The State of Wisconsin has recently updated its laws and procedures regarding how a parent is to obtain a court’s approval to relocate with a child that is subject to an order granting periods of physical placement to both parents, as well as the procedures that a parent opposing such a move will have to follow. The new procedures are outlined in Wisconsin Statutes Section 767.481, and important features of the new law include:
-A moving parent must now seek court approval by filing a motion to move a child more than 100 miles from the other parent, rather than 150 miles as the law had been previously written (unless the parents already live more than 100 miles apart). This distance threshold applies whether or not the moving parent is moving out of state with the child.
-A parent objecting to a proposed move must file and serve, at least 5 days in advance of the initial hearing, an objection to the proposal and any alternate proposal that he or she may have.
-The court will schedule an initial hearing within 30 days after the motion has been filed. If a parent is objecting to the proposed move, the parents will likely be referred to mediation, and a guardian ad litem will be appointed by the court to conduct an investigation if the parents still cannot agree after the mediation process. A final hearing on the matter will then be held within 60 days, and the court may issue a temporary order to allow a child to be moved pending the final hearing if the court determines that the move is in a child’s best interest.
If you have questions regarding placement and child custody, please call Petit & Dommershausen at (920) 739-9900 for a free consultation with an experienced family law attorney.
As a local criminal defense attorney, this is by far the most common question I get: why am I being charged with domestic abuse for a verbal argument with my significant other? I don’t blame anyone for asking this question because it is confusing, so I’ll clear it up for you today.
In Wisconsin, any offense committed against a present or former spouse, against an adult with whom the person resides with presently or formerly, or against an adult with whom the person has a child in common, is by definition a domestic abuse incident. Wis. Stat. 968.075.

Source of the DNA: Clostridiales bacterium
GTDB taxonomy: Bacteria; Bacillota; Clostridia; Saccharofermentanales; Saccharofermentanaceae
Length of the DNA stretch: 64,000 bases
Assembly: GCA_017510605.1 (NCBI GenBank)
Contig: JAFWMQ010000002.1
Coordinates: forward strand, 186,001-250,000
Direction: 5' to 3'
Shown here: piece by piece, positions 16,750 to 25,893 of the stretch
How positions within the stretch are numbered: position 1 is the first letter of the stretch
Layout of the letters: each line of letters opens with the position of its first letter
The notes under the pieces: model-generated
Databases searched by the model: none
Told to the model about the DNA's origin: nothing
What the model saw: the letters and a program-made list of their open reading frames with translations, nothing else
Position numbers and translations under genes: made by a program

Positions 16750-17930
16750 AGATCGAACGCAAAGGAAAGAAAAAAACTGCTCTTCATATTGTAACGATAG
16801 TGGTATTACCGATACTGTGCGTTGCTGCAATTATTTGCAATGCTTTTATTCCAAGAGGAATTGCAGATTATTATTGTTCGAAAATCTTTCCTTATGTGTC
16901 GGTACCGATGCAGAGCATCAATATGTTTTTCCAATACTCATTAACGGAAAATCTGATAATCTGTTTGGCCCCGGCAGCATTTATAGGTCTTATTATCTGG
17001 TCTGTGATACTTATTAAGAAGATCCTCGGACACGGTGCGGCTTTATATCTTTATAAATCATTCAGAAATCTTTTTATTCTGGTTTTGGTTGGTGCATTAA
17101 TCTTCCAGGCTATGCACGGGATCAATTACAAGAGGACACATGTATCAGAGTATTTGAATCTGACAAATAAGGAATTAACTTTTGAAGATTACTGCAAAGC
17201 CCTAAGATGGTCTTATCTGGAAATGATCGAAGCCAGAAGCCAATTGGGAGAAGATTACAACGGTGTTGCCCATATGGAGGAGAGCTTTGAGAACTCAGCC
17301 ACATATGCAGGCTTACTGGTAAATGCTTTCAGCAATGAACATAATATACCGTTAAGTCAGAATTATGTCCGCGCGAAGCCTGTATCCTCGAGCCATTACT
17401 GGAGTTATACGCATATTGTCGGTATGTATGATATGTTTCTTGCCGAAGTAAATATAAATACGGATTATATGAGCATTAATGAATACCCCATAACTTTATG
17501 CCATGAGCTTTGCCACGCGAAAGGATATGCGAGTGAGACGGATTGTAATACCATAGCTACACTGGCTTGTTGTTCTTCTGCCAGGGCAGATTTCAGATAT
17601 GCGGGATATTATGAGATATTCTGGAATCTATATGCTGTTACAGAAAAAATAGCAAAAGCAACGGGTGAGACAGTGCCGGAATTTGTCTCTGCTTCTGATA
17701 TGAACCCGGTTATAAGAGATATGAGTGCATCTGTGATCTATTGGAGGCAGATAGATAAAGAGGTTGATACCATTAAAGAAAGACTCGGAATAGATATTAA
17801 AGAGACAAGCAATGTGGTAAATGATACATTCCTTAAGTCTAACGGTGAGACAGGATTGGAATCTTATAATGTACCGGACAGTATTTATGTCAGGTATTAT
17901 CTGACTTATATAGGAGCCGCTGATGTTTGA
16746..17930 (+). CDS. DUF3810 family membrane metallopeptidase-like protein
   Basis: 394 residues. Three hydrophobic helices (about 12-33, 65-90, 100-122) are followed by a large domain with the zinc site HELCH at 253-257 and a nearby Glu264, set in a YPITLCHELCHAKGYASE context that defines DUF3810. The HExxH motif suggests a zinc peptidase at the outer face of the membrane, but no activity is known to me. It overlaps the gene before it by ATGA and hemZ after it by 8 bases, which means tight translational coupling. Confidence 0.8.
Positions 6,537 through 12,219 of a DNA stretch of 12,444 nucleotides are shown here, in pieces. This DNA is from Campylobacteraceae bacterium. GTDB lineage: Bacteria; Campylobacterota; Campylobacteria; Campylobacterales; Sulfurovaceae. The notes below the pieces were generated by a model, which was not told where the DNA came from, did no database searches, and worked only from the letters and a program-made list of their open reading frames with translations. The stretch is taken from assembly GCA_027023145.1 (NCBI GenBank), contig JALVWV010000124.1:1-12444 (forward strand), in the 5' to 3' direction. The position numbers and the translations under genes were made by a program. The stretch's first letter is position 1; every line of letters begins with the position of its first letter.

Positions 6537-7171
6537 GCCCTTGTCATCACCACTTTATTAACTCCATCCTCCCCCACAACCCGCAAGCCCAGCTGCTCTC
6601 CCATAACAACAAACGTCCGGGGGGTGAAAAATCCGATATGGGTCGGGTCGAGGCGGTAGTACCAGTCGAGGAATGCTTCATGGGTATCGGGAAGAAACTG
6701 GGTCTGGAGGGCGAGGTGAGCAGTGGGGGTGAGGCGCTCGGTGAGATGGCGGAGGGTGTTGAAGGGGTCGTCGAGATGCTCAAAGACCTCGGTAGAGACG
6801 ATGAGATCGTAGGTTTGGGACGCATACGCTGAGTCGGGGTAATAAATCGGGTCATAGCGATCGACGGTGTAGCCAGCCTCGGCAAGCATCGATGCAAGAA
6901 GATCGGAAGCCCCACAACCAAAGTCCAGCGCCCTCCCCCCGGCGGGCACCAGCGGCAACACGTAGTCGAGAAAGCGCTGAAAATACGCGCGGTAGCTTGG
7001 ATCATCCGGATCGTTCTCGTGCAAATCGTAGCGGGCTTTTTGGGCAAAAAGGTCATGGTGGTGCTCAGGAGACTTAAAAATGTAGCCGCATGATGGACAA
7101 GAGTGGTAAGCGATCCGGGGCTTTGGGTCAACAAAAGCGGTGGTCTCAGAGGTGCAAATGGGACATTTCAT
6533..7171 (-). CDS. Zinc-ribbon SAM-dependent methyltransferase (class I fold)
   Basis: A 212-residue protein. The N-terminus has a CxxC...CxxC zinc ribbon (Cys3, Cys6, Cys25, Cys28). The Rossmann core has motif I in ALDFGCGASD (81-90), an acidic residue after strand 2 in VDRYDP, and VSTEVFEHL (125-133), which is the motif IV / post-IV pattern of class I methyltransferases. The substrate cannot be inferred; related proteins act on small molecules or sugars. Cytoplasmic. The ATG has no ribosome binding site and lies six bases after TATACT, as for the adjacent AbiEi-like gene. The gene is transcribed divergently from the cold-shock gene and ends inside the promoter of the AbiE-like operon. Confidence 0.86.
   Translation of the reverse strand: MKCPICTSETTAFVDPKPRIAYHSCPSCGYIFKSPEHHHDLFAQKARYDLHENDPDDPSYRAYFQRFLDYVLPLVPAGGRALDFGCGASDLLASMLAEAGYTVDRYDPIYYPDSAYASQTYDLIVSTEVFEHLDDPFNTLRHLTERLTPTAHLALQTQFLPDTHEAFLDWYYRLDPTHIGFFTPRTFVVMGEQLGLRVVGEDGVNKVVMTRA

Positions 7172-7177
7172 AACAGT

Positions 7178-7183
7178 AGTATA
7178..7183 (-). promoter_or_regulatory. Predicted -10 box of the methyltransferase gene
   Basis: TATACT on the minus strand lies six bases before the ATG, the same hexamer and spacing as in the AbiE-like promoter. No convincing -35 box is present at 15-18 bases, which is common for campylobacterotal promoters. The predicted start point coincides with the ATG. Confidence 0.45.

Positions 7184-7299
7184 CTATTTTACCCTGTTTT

Let’s break that down a little bit with an example or two. Bob divorced his wife Lisa in 2002. They run into each other at Country USA in 2016 and a fight ensues. Even though Bob and Lisa are no longer in a “domestic” relationship by common definition, they still fall within the definition under Wisconsin statutes. As a result, both Bob and Lisa are charged with Domestic Battery. A second example: Sue and Stan share custody of their 3 year old son. During a drop off at a public park, Sue yells at Stan in a profane manner. Guests of the park are offended and contact the authorities. Sue is charged with Domestic Disorderly Conduct. Because Sue and Stan share a child, they have a domestic relationship.
Now that we understand what qualifies as domestic abuse in Wisconsin, let’s talk about the consequences of this qualification. There are two primary consequences of the domestic abuse enhancer in Wisconsin. First is that in the event of a conviction, there’s a mandatory domestic abuse surcharge the individual will be required to pay. Presently the surcharge is $100 for each domestic offense but as we all know these costs can change at any time. The second primary consequence is that if an individual has two separate prior domestic offenses, they are considered a domestic abuse repeater for the third (and all subsequent offenses). Why this matters is because the enhancer for a domestic repeater actually changes the maximum penalties for the offense and, if the offense in question is only a misdemeanor, if the person is a domestic abuse repeater the status changes from a misdemeanor to a felony.
Do you need legal assistance with a domestic offense? Attorney Britteny LaFond and the rest of the legal team at Petit & Dommershausen is here to help. Call 920-739-9900 for your confidential consultation.